High-Tech Forensics: Orange/Osceola Medical Examiner First to Use Virtual Anatomy Dissection Table
When the Orange County & Osceola’s District Nine Medical Examiner’s Office moved to its new facility on Michigan Street in 2009, the building was equipped with a room designed for a CT scanner, featuring lead-lined walls to protect practitioners from radiation. A new addition to their high-tech toolbox is the purchase of the Anatomage Virtual Anatomy Dissection Table. It is the only medical examiner’s office in the country to own this remarkable machine.
The impetus to acquire the table, which basically transforms 2D images into 3D images, came from Medical Examiner Joshua Stephany, M.D., who first saw the device in Tennessee while shooting a TV pilot for NBC Universal. “They had it on set for me to pretend I was looking at it,” he said, “but I saw what it could do and was extremely impressed.”
Dr. Stephany believed it would be a useful tool to use in tandem with the office’s CT images for the forensic pathology setting. He had Sheri Blanton, forensic senior program manager, submit a proposal to the County’s Public Safety Grants Coordination Committee for the 2018 Edward Byrne Memorial Grant cycle.
The office was notified by the committee in August 2018 that the $61,000 table was on the list of selected projects. The Mayor and Board of County Commissioners officially approved the grant award in February 2019. The bid for the table was pushed out in April 2020, and, after some unavoidable COVID-19 delays, it was finally installed on January 13, 2021.
“Orange County understands what our office does and what we need,” said Dr. Stephany. “Anytime we ask for something that will make things easier and more efficient, the County has been very supportive. If we can show it will benefit our residents and help our office, it’s always willing to work with us.”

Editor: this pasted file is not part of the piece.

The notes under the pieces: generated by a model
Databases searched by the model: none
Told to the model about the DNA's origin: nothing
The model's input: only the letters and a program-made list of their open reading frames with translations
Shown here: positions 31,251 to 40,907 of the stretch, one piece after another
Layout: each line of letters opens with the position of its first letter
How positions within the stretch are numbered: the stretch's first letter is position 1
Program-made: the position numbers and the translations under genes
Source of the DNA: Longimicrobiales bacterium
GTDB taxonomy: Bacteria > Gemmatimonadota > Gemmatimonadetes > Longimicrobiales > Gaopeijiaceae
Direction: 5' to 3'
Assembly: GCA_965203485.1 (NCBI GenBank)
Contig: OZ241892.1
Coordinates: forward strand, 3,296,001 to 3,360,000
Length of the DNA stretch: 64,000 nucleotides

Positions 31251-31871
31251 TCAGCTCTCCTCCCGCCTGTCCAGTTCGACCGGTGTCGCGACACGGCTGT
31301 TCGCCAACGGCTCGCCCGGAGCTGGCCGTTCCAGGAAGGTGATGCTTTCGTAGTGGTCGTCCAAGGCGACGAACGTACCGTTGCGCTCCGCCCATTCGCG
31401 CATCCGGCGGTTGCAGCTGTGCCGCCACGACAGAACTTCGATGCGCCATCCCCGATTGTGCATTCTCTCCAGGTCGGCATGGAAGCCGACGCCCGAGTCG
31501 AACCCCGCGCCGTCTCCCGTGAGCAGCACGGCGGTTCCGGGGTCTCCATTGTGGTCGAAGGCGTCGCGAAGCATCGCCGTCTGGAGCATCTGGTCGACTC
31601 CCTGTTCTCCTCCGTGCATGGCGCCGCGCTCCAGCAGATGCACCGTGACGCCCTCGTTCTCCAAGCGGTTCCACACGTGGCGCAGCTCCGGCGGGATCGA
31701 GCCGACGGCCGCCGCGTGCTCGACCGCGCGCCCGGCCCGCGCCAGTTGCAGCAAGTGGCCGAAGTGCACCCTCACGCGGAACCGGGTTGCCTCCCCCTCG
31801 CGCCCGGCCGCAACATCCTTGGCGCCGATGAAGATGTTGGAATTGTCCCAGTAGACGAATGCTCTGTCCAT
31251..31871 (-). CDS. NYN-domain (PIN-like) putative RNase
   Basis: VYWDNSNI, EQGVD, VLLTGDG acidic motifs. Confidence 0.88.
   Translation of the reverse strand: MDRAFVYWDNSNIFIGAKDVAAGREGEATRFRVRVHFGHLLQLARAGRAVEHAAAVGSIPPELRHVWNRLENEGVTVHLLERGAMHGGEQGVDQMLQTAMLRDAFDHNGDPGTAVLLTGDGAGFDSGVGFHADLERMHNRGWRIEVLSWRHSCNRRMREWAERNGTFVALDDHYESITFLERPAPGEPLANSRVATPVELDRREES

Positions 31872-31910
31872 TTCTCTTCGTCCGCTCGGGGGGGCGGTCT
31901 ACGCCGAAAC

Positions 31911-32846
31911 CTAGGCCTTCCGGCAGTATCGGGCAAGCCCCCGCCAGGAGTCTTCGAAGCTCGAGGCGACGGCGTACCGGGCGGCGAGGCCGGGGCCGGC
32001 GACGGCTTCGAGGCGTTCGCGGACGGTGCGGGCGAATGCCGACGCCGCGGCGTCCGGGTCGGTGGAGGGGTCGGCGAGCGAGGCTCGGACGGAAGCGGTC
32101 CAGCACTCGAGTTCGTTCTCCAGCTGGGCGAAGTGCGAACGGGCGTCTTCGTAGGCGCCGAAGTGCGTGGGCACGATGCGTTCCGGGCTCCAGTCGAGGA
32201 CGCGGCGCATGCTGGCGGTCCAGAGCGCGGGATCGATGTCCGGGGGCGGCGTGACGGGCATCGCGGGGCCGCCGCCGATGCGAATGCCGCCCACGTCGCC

The Anatomage Table has traditionally been used in medical schools as a teaching tool, and District Nine is the first to use it for post-mortem studies. By rotating and resolving images with a touch screen, one can more accurately examine soft tissue and bones. According to Dr. Stephany, the machine allows him and his staff to do their work “a lot cleaner.”
“We can see damage to an individual, such as coronary artery disease, broken bones and traumas, without having to dissect injuries,” he explained. “As a supplement to the autopsy, it’s incredibly helpful. In both Jewish and Muslim faiths, families are opposed to autopsies, and even though we’re allowed to do it by law, we don’t want to upset families if we don’t have to. So if we see something with this machine, sometimes we can avoid it.”
Dr. Stephany says the goal is to teach all appropriate personnel how to use it like it’s second nature to them. “We aren’t aware of everything it can do for us yet,” he said. “There are so many applications; we’re going to make the most of this incredible machine.”
The District Nine Medical Examiner’s Office serves both the public and judicial needs of Orange and Osceola Counties. For more information, go to Medical Examiner’s Office webpage. For more on the Anatomage Virtual Anatomy Dissection Table, go to Anatomage’s webpage.
Photo cutline: Orange County Medical Examiner Dr. Joshua Stephany demonstrates how their office uses the Anatomage Virtual Anatomy Dissection Table.